A Liar's Autobiography: The Untrue Story of Monty Python's Graham Chapman Bill Jones, Jeff Simpson and Ben Timlett

A Liar's Autobiography: The Untrue Story of Monty Python's Graham Chapman Bill Jones, Jeff Simpson and Ben Timlett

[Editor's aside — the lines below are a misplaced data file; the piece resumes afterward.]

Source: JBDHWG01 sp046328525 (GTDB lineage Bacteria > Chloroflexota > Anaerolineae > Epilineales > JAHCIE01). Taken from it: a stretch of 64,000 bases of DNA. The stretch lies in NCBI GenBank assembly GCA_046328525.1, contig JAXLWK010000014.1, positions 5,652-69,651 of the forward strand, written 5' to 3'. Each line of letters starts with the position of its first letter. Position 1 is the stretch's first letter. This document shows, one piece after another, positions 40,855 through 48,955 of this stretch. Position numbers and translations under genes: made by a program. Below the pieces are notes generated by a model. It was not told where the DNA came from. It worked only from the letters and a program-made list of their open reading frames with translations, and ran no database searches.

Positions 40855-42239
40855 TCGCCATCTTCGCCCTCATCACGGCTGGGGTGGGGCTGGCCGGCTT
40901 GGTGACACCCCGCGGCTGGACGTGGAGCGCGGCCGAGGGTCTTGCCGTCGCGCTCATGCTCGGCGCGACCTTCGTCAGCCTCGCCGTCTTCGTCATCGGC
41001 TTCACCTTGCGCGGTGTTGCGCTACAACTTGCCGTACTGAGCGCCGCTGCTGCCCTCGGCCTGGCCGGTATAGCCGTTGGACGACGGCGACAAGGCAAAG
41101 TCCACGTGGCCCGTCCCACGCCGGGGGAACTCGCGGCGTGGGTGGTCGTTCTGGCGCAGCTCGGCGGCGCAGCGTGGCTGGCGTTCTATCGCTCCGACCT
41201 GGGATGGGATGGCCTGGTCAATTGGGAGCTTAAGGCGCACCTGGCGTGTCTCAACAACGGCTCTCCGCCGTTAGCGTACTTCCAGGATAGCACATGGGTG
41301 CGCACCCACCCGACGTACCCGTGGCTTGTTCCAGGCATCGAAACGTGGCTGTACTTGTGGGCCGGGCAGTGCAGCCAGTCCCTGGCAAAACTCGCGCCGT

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There's a fine line between fiction and embellishment. Straddling that thin divide is where history-obsessed British absurdist comedy troupe Monty Python found the most fertile ground for their pointed irreverence. It's only fitting, then, that the biography of Graham Chapman (the dead one) is approached through a similar smokescreen of tall tales that barely conceal heavy truths. Obvious super-fans, directors Bill Jones, Jeff Simpson and Ben Timlett seized the opportunity to manufacture a Flying Circus reunion from beyond the grave, using audio of Chapman reading from his autobiography, recorded three years prior to his death, calling in the less dead members and, bizarrely, Cameron Diaz (as Sigmund Freud) to add new vocal performances to the text. A variety of artists were given the task of animating the project, adding to the surreal and pretentious vibe of the endeavour. While Chapman's actual inflated yarns are often quite funny and barbed, with level-headed, humanist insights, especially regarding sexuality and religion, the approach used to realize it for the screen, fitting as it may be, yields mixed results. For the legions of Python acolytes (who are loath to admit the crew was frequently hit-or-miss), the very nature of A Liar's Autobiography is too scattershot to maintain a consistent level of quality or unity of vision. The varied animation teams have a heck of a lot to do with how each scene plays — deformed boob balloons and giant penises bumping tips in two different phases of Chapman's sexual exploration are a lot funnier and more thematically telling than CGI monkeys tossing ideas around or talking cut-outs flubbing their lines at a theatre performance. On the flipside, anyone strictly interested in just who Graham Chapman was will find it difficult to separate fact from fiction. It's unclear whether the talented writer and capable actor is obscuring his life story out of lingering insecurities over his alcoholism and homosexuality or if he really does just love taking the piss above all else. Like most things in life, and in Python, the truth likely lies in the gray area between. Luckily, or sadly, depending on your degree of reverence for how Chapman chose to tell his story, "Anatomy of a Liar," a mini-documentary on making the film, is included in the home video release to lend some veracity to many of the wild tales, giving credence to the notion that "truth is stranger than fiction," especially when you dress it in drag. This "Story Behind the Story" features interviews with Chapman's partner of 23 years, David Sherlock, Chapman's brother, the filmmakers, animators and most of the remaining members of the Flying Circus — too busy fading into obscurity, Eric Idle? Their candid truth telling is sure to please some and disappoint others by cracking Chapman's deliberate enigma. The other bits of bonus content are far less interesting, comprised of various odds and ends of behind-the-scenes footage. These range from researching the size of bison testicles to sound mixing to an appearance at Comic Con, with all the awkward displays from cosplay fans that entails. And voiceover session footage with Terry Jones, Michael Palin and Terry Gilliam isn't as entertaining as one would hope. Only one thing is certain by the time all is said and done: you'll have had more than enough of hearing, "Sit On My Face." (eOne)